Storytime

Welcome to my storytime journey.  Like others before me I want to share what I have done and hopefully inspire you for your own storytimes.

StoriesFlannel board stories are some of my favorite things to do during storytime. Since my storytimes tend to be smaller groups I love having children come up and help me manipulate the pieces. It gives them the opportunity to no only listen to a story but interact with it in a tactile way. Given the curious nature of little hands I have altered my approach in creating my flannels. I almost never glue anything now, but rather sew them for added strength.

Below are the flannel boards that I have created. When possible I will include a PDF of the words. It not, I will provide the title and author of the book that was my inspiration.

~Karen

Hats-Toddlers

Books

A Good Day For A Hat by T. Nat Fuller
A Hat for Minerva Louise by Janet Morgan Soeket
The Cowboy by Hildegard Muller
Hat by Paul Hoppe
I Love My Hat by Douglas Florian
Old Hat by Emily Gravett
Twelve Hats for Lena by Karen Katz
Under My Hood I Have a Hat by Karla Kuskin
Which Hat Is That? by Anna Grossnickle Hines
Who Took the Farmer’s Hat? by Joan L. Nodset
Who’s Hat Is That? by Anita Bijsterbosch
Whose Hat Is This? by Sharon Katz Cooper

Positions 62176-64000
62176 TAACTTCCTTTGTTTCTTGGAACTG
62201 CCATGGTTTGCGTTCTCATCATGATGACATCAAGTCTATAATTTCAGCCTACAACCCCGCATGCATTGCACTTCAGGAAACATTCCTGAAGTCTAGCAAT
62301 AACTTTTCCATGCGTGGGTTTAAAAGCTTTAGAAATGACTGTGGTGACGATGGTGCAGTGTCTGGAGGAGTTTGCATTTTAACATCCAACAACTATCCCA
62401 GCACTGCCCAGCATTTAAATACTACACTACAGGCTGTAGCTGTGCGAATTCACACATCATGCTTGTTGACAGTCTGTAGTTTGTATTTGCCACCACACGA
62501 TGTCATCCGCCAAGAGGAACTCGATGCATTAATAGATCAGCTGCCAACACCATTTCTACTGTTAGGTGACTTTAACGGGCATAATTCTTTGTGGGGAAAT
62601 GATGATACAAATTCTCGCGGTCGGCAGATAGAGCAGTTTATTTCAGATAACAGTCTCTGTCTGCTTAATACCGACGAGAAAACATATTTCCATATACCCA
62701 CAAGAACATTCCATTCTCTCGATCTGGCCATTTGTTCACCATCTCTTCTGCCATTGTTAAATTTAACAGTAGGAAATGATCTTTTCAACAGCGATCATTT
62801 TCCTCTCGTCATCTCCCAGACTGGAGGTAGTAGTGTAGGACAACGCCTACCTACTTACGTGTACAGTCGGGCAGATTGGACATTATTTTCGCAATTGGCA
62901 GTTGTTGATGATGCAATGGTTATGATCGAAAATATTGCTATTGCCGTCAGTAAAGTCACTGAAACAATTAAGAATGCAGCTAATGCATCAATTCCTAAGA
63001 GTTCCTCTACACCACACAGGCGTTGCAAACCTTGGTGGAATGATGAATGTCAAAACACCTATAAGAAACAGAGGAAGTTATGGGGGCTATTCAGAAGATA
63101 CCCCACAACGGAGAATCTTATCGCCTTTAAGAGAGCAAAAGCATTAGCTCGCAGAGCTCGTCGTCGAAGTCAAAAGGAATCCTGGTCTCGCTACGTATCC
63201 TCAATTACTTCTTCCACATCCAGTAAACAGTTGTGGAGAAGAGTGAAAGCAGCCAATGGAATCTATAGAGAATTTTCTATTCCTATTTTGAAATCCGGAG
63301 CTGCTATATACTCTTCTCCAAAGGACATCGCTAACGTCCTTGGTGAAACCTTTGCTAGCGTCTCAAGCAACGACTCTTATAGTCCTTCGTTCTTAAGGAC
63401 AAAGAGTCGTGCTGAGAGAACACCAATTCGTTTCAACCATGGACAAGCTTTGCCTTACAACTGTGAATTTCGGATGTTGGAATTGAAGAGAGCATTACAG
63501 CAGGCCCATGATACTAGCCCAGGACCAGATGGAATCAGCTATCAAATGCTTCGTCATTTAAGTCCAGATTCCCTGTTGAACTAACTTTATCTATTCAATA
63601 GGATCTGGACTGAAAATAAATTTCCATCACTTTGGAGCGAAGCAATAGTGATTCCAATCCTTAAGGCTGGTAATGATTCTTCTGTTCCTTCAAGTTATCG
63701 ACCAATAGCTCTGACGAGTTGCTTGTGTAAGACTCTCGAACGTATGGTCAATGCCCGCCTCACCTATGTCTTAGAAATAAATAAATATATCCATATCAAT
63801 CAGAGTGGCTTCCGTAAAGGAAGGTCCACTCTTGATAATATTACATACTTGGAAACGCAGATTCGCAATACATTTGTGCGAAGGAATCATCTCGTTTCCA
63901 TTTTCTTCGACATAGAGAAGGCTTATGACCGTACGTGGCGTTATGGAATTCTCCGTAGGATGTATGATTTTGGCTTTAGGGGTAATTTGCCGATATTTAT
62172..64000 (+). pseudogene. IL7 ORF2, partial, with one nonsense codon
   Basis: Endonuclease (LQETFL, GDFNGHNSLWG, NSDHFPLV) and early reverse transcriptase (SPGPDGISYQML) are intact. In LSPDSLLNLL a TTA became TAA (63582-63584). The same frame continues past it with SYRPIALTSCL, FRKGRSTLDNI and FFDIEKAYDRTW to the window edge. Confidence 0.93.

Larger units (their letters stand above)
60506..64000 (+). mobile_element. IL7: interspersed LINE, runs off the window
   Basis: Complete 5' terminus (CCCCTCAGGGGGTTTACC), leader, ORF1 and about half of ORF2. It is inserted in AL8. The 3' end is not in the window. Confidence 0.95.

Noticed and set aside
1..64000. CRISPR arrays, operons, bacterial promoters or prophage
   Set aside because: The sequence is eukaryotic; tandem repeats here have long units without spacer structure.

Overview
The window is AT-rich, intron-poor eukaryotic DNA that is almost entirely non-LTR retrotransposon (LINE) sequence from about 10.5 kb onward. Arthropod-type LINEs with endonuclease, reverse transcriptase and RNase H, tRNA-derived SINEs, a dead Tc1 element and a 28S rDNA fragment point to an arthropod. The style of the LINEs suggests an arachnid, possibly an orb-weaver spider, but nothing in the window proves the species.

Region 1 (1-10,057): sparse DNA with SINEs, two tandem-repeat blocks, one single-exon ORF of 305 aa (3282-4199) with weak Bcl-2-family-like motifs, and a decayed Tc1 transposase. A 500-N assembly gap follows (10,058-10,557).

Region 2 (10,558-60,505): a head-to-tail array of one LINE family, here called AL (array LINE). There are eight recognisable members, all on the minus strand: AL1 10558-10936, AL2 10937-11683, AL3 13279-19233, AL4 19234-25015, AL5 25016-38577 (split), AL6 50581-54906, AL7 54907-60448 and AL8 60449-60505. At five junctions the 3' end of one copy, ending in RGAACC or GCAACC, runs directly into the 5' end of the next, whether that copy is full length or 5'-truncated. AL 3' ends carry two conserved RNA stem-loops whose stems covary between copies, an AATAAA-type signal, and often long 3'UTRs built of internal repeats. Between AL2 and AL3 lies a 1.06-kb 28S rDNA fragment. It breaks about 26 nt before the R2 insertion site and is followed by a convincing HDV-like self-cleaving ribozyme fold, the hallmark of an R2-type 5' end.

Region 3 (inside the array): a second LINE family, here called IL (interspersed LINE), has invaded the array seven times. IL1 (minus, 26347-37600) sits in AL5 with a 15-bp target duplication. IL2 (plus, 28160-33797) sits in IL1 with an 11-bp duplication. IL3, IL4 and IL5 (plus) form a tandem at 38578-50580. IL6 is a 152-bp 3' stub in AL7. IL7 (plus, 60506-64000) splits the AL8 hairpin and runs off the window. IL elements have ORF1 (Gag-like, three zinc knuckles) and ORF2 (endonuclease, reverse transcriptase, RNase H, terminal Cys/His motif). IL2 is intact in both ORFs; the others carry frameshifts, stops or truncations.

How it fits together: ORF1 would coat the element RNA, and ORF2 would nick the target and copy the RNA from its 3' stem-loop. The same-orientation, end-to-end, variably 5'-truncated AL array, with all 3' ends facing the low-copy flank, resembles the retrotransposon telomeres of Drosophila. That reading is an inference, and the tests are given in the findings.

Flannel Boards

Music

Dropped My Hat by Kathy Reid-Naiman
Drop scarf, pick up, put on correct place
Hat…head
Shoe…foot
Dolly…toy box
Hat and Jacket, Pants and Boots by Carole Peterson
Point to each part of the body the clothing is worn on and every time you repeat the phrase, sing it faster
I Like My Hat by Carole Peterson
Wave a scarf around and use it to point to each part of the body–knee, elbow, foot, ear, finger, ankle, leg, shoulder, back, tummy, face, bottom, neck, and head.
My Hat Has Three Corners by Mr. Eric & Mr. Michael
My-point to self
Hat-make hat on head
Three-hold up three fingers
Corners-point to elbow

Caps for Sale

“Caps for Sale” was adapted from the book by Esphyr Slobodkina by a fellow children’s librarian. The original text was a bit cumbersome to be told as a flannel board story and was adapted to make retelling easier. Since the peddler scolds the monkeys several different times, you can have the children respond as if they are the monkeys by either shaking their fingers, stamping their feet, or throwing their pretend caps on the ground.

Whose Hat? Whose Tool?

“Whose Hat? Whose Tool?” has been in the children’s staff collection long before I started working here. I have no idea where the images that are used came from. There is not a particular script to be used with this but rather you start with a picture of the tool on the board and first see if you can figure out what it is and who would use it. After a couple of guesses, add the appropriate hat to see if the community helper can be identified.